When he was born, “Abraham” had a myriad of serious medical issues, issues that began even before delivery. His dam was struggling with a bout of laminitis, and her pregnancy was deemed high-risk. She was admitted to the Graham French Neonatal Intensive Care Unit (NICU) at New Bolton Center where she delivered a full-term male foal on April 11, 2012. “He was,” remembers Jon Palmer VMD, DACVIM, “probably one of the most critical foals we had last season.” Dr. Palmer is Director of Perinatal/Neonatal Programs, Chief of Neonatal Intensive Care Service and an associate professor at Penn Vet.
“Abraham had us waiting eagerly for his arrival,” said internal medicine resident Michelle Abraham BSc, BVM, “and having slept nearby the mare for many nights, we were as prepared as we could have been for his arrival. It was apparent immediately during his birth that this foal would need a lot of assistance and would have many challenges ahead.”
The veterinarians were correct. The 108-pound foal needed intensive care right from birth. He had failure of multiple organs with a very slow heart rate, very low blood sugar, neurologic disease, kidney disease and intestinal disease. On top of that, he had a very significant fungal infection of his skin, kidneys, and eyes, as well as corneal ulcers that could have resulted in blindness. “This was a generalized, systemic infection,” said Dr. Palmer.
Drs. Palmer and Abraham, working with a team of skilled technicians, swiftly triaged the foal’s needs, addressing each problem with speed and efficiency.
The intravenous fluids the foal received for his poorly-functioning kidneys required constant assessment to assure the correct balance. Intranasal oxygen was administered. He also received antibiotics and antifungal drugs, as well as drugs to support his blood pressure and circulation, and drugs to improve kidney function. Eye medications were dispensed, applied, and he was fed intravenously.
“Without this initial care,” said Dr. Palmer, “the foal would have died.” Clinicians from other specialties worked in concert with the NICU team, including those from ophthalmology, orthopedics, anesthesiology, and imaging, as well as the farrier.
In addition to the veterinary specialists, the NICU’s strong support staff of highly skilled technicians, many of whom are trained on site, was vital to Abraham’s recovery. “Someone attended the foal 24 hours a day,” said Dr. Palmer. “Clinicians and nurses would be in and out of his stall, and a volunteer foal sitter or patient care technician, a kind of specially trained nursing assistant, was there all the time.” Until he was able to stand, Abraham rested on a sheeted mattress, with nursing staff turning him and encouraging him to stand every two hours. He was kept dry and clean, and positioned in such a way that additional problems—such as bedsores—could be avoided.
“We have to be committed to these foals every second,” explained Dr. Abraham. “One of the keys to his treatment and care was to try to be one step ahead of Abraham at all times to provide the support he needed. That is not always an easy task.”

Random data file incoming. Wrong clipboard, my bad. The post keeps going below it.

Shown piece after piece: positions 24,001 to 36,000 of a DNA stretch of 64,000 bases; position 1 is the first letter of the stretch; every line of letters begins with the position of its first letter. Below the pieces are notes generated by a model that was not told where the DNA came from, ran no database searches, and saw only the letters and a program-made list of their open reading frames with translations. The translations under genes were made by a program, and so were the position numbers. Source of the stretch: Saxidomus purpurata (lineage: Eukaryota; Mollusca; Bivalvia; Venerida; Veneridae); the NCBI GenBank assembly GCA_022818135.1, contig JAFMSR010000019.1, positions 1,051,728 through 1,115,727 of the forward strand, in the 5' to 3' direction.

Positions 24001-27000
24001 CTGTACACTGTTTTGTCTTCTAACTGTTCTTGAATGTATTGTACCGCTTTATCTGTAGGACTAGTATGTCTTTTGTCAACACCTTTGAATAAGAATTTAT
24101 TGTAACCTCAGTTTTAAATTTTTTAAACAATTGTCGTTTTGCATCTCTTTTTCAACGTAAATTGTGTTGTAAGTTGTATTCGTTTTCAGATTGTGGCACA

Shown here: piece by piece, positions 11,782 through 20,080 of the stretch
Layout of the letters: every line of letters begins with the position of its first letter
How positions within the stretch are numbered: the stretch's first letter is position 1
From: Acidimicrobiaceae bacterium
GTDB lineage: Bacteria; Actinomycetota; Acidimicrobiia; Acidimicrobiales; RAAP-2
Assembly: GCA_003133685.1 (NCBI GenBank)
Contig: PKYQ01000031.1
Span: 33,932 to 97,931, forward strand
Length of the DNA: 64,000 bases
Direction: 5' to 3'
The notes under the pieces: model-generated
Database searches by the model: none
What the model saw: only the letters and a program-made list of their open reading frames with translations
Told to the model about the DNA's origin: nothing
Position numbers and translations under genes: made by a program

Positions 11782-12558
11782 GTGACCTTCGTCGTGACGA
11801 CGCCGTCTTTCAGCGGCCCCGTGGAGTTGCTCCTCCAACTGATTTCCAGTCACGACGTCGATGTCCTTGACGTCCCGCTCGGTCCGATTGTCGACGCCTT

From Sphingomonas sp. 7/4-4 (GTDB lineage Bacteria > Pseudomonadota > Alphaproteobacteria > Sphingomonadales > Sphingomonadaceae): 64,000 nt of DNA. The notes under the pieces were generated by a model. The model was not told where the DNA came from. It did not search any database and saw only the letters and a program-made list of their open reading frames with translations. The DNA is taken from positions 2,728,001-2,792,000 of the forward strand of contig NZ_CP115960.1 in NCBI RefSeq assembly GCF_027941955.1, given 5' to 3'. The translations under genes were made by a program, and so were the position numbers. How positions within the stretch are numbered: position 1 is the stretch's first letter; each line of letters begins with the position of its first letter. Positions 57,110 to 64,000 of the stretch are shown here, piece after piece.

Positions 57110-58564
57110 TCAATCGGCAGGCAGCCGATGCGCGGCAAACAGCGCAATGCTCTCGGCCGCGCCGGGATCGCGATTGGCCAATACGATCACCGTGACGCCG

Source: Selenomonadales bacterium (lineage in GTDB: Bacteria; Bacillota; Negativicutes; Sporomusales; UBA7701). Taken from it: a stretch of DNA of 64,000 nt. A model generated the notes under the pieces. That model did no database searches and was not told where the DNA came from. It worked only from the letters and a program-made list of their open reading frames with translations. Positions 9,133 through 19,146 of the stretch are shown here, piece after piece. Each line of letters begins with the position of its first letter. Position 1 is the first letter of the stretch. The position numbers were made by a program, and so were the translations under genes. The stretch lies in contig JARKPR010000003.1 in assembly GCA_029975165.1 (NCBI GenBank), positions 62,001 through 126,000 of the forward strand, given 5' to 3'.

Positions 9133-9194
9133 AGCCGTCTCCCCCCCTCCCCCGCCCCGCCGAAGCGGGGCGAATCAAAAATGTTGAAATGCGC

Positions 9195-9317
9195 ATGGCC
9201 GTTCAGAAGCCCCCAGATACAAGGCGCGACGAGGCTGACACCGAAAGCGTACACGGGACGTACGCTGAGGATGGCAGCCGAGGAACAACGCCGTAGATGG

The NICU is designed to accommodate the special needs of critically ill neonatal patients, with matted walls, hardware for hanging pumps, hot air blankets, oxygen outlets in each stall, ventilators, specially designed stalls that allow mare and foal to remain close, without impeding treatment, and video cameras for constant monitoring.
“The first week was very tough,” recalled Dr. Palmer, “but once we were able to get him off the IV feeding, we reached a turning point. He rallied and started to do very well. It was quite dramatic.”
Abraham soon developed his own determined personality, one that entertained his care team greatly as they supported, encouraged and watched him make the gradual transition into being a foal that learned to stand on his own and explore his stall. Once he was up and around, he grew more and more inquisitive.
Forty-two days after birth, the foal, nicknamed Abraham by his owners in appreciation of the care and attention he received from Dr. Abraham, was moved to a local lay-up facility near New Bolton Center’s campus. For close to a year, either Dr. Abraham or Dr. Palmer has visited him on a weekly basis. Although he improved greatly, some medical concerns remained that required close monitoring. New Bolton Center ophthalmologists made farm calls to tend to his corneal ulcers, which had originally affected more than 90 percent of his left cornea and 30 percent of his right. Field Service has seen him for regular health care.
Because of his issues as a newborn, Abraham was never able to suckle properly and was raised as an orphan. His eyes slowly improved, and his other medical issues resolved. Renal issues often linger for quite a while, according to Dr. Palmer, but a recent blood test indicated that his kidney functions should now be considered normal.
He is a small thoroughbred, probably weighing in at about 800 pounds, pretty close to average. Because he was orphan-raised, he is well socialized and gets along very well with people. But, says Dr. Palmer, “He is a typical yearling in most respects. He is not so difficult to handle, but definitely has his own opinions about what he will let you do. He is trying to assert some dominance.”
Added Dr. Abraham, “It has been an incredible journey with Abraham. One of the best parts of my week is going to visit him. We are excited for each upcoming chapter in his life, and we will definitely be there as his biggest supporters.”